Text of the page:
Try EBC HH pads.
KildareMan is offline   Reply With Quote
Old 03-20-2013, 07:24 AM   #16327
ducnut
Beastly Adventurer
 
Joined: Feb 2009
Location: central IL
Oddometer: 3,295
Quote:
Originally Posted by blacktiger View Post
Not true. The Honda CBX750 in the mid '80s had Hydraulic tappets. http://en.wikipedia.org/wiki/Honda_CBX750

http://teamrc17.net/articles/104/a-r...rbike-magazine
Look under "Power train".
What was the redline of that engine? I'm guessing the Honda was at the absolute limit.

As mentioned, I'm not exactly sure of the layout and design of that vavletrain. I know it has rockers, which may contribute to Honda being able to run hydraulic lifters. The triple is shim-under-bucket. I'm not sure if there's ever been a bike with a hydraulic valvetrain and having the cams directly acting on the valves.

Quote:
Originally Posted by blacktiger View Post
Thing is, IMO, you don't want an aggressive front brake on a bike that's likely to be ridden on dirt. I think they got it right for the XC at least. That slight "mushy" feel gives the brake, er, feel. e.g. I can drag the front going down loose hills using my "brain ABS".
See this post and "intended purpose". Different strokes for different folks.
__________________
'09 Triumph Tiger1050
'96 Ducati 900SS
'02 Suzuki SV650S (hers)
ducnut is offline   Reply With Quote
Old 03-20-2013, 07:54 AM   #16328
KildareMan
Studly Adventurer
 
KildareMan's Avatar
 
Joined: Oct 2006
Location: County Kildare, Ireland
Oddometer: 647
Quote:
Originally Posted by blacktiger View Post
Not true. The Honda CBX750 in the mid '80s had Hydraulic tappets. http://en.wikipedia.org/wiki/Honda_CBX750
The Red one on the right was mine. Believe me when I say that engine was a peach and no slouch. Nearly as good as the Tiger. Wonder what happened to it?
KildareMan is offline   Reply With Quote
Old 03-20-2013, 09:20 AM   #16329
bross
Where we riding to?
 
bross's Avatar
 
Joined: Nov 2005
Location: Osoyoos, BC
Oddometer: 4,520
Quote:
Originally Posted by ducnut View Post
What was the redline of that engine? I'm guessing the Honda was at the absolute limit.

As mentioned, I'm not exactly sure of the layout and design of that vavletrain. I know it has rockers, which may contribute to Honda being able to run hydraulic lifters. The triple is shim-under-bucket. I'm not sure if there's ever been a bike with a hydraulic valvetrain and having the cams directly acting on the valves.
Who cares what the redline was/is? You mentioned the bikes I was talking about we're cruisers, and yes my Meanstreak was a cruiser, but I also mentioned Buell which are a long way from a cruiser. Great handling bikes with nearly 100hp (at the crank). Perfect for the road. The only people who really complained about Buells were riders coming off high strung 600 super sports who thought you had to be spinning 5 digits on the tach just to get moving.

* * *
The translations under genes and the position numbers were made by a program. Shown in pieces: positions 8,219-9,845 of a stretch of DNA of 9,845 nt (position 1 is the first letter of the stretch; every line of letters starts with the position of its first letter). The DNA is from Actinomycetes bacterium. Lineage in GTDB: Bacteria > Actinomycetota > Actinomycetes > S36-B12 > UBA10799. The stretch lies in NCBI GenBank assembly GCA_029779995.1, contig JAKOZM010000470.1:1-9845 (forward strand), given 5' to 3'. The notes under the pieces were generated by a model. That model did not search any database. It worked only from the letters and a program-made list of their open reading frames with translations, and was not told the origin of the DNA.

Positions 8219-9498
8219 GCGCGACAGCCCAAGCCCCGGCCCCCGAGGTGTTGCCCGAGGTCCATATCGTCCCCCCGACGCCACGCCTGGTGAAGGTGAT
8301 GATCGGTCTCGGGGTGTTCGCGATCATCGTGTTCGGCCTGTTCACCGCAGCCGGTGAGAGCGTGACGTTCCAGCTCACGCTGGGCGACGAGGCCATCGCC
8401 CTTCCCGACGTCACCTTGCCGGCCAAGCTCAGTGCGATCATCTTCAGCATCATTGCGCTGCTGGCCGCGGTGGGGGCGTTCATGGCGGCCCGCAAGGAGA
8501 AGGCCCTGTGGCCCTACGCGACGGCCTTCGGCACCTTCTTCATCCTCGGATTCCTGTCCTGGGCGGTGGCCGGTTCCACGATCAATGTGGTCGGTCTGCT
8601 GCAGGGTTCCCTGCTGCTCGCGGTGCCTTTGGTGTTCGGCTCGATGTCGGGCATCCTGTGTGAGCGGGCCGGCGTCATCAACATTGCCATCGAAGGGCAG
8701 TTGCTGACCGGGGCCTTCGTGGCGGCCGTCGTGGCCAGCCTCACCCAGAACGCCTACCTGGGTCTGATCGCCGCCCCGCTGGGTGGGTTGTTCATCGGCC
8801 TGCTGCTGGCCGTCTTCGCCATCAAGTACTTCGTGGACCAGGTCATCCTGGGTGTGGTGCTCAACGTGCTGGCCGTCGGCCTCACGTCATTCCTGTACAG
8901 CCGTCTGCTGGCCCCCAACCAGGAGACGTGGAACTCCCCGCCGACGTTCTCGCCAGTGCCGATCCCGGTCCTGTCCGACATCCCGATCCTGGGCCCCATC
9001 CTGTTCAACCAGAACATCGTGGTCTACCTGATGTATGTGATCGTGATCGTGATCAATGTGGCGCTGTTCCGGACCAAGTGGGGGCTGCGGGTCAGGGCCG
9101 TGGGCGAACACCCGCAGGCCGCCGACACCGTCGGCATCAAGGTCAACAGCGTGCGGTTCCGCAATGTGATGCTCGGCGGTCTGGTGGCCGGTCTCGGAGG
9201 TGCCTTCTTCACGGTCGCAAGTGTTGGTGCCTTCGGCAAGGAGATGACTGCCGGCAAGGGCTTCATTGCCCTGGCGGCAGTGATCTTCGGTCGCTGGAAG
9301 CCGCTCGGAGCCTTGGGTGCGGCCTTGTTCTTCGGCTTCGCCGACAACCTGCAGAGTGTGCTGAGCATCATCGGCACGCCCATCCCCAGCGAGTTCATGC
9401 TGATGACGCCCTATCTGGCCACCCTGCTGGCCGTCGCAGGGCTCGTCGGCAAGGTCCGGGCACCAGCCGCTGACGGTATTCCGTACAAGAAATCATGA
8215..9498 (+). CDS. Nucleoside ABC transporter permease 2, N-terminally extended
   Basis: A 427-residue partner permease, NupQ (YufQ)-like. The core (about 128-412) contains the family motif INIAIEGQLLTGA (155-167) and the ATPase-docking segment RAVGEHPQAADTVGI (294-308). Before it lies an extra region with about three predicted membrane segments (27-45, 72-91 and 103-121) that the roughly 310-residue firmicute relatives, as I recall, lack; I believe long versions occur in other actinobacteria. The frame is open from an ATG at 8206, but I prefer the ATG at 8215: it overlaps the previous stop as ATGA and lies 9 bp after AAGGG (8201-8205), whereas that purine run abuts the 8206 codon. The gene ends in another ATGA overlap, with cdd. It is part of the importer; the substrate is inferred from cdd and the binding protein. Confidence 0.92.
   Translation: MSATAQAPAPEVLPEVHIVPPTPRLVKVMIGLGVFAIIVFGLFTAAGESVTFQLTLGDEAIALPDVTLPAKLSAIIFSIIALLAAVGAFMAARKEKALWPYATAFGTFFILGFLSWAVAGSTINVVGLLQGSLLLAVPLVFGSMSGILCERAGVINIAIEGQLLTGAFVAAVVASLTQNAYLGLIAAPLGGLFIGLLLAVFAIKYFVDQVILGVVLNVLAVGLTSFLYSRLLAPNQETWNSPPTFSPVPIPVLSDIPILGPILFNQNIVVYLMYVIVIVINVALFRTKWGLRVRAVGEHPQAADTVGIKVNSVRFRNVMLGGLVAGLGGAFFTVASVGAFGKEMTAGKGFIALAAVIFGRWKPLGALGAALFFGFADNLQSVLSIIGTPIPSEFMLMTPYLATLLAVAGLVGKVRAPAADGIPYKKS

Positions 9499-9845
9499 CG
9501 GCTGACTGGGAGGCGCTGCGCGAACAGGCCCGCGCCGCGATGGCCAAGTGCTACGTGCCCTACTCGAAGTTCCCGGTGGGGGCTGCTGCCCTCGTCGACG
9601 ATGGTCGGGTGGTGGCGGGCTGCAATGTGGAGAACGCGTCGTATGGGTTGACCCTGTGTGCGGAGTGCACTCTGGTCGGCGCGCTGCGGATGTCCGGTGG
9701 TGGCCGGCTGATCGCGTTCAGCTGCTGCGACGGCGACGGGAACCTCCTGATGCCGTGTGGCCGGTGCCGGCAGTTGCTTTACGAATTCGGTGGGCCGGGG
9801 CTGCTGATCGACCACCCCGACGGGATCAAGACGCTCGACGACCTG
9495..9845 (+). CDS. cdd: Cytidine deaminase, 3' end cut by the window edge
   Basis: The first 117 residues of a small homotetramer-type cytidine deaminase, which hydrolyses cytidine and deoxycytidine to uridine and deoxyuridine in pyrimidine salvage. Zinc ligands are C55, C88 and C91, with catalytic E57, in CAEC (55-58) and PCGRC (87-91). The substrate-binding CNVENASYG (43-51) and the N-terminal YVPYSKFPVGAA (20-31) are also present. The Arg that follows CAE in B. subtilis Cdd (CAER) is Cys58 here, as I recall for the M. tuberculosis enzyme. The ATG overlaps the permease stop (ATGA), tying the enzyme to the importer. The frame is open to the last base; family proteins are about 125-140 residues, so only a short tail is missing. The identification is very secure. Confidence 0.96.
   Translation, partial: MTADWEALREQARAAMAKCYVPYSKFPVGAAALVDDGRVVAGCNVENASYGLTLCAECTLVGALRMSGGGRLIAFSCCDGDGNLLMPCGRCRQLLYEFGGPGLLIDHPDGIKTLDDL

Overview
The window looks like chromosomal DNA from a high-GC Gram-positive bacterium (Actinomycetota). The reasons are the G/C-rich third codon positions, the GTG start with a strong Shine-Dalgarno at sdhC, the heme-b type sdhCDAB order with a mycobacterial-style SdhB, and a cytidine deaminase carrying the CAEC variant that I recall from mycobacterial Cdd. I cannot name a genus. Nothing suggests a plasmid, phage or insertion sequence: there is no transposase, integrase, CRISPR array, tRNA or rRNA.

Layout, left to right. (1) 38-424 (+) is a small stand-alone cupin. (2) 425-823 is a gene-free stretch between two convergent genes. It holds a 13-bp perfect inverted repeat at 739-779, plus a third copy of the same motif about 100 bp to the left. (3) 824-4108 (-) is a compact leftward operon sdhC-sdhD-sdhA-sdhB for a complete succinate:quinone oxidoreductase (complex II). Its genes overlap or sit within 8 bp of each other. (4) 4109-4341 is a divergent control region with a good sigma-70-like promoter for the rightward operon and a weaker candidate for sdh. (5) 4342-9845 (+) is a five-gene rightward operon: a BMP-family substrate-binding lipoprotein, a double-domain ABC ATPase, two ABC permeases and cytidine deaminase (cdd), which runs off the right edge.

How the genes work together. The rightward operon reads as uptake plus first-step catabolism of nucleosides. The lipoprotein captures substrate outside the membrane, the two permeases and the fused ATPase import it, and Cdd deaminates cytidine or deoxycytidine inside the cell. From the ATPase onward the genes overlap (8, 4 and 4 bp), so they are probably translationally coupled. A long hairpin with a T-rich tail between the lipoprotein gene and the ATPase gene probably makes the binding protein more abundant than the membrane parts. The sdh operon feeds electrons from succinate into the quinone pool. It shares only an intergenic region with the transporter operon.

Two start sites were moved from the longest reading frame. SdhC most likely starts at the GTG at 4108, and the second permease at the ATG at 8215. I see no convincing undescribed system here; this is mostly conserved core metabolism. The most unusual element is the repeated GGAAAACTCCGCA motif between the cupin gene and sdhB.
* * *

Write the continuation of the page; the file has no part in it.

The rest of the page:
In all honesty, how much of your riding time do you spend at 3/4 - wfo? I admit I love the sound of the Triumph triple when wound up, especially my wife's Street Triple even better than my Tiger, but seriously, that's probably less than 5% of my riding.

I know a lot of riders need that high rpm HIT of acceleration, I've owned KTM 2 strokes so know what that rush is like, but I also like a linear (read boring) rush of constant acceleration, which can be deceptively fast.

Honda had the chance with the new NC700, but chose not to. Oh well, going for my first ride on Friday in months, woo hoo!
bross is offline   Reply With Quote
Old 03-20-2013, 09:28 AM   #16330
bluesman
Beastly Adventurer
 
Joined: Feb 2007
Location: Hoegaarden, Belgium
Oddometer: 3,302
I tend to disagree about Buells. Worst part of them was that tractor motor.
Good torquey, hard pulling engine does not have to be like that - running out of breath before you finished blinking. I was very happy with my Honda VTR engine. After that Buell I tried felt like it's motor place is in field at nearby farm. Like chassis was totally let down by motor. Very narrow rpm range does not make good engine for asphalt-going bike enthusiastic riding. Specially when you ride somewhere like mountain passes in Switzerland.
bluesman is offline   Reply With Quote
Old 03-20-2013, 09:37 AM   #16331
Yossarian™
Deputy Cultural Attaché
 
Yossarian™'s Avatar
 
Joined: Jul 2007
Location: the 'Ha
Oddometer: 9,638
Quote:
Originally Posted by bluesman View Post
I tend to disagree about Buells. Worst part of them was that tractor motor.
Good torquey, hard pulling engine does not have to be like that - running out of breath before you finished blinking.
Agreed wholeheartedly. The 1125 was different, of course, but the other Buell models, based on the H-D v-twins -- in a nutshell, WTF!? Just as it's getting a head of steam going, it runs out of RPMs.
__________________
Successfully surviving motorcycling since 1976.
Yossarian™ is offline   Reply With Quote
Old 03-20-2013, 09:45 AM   #16332
KACinPA
n00b
 
Joined: Mar 2013
Oddometer: 2
Quote:
Originally Posted by Yossarian™ View Post
Agreed wholeheartedly. The 1125 was different, of course, but the other Buell models, based on the H-D v-twins -- in a nutshell, WTF!? Just as it's getting a head of steam going, it runs out of RPMs.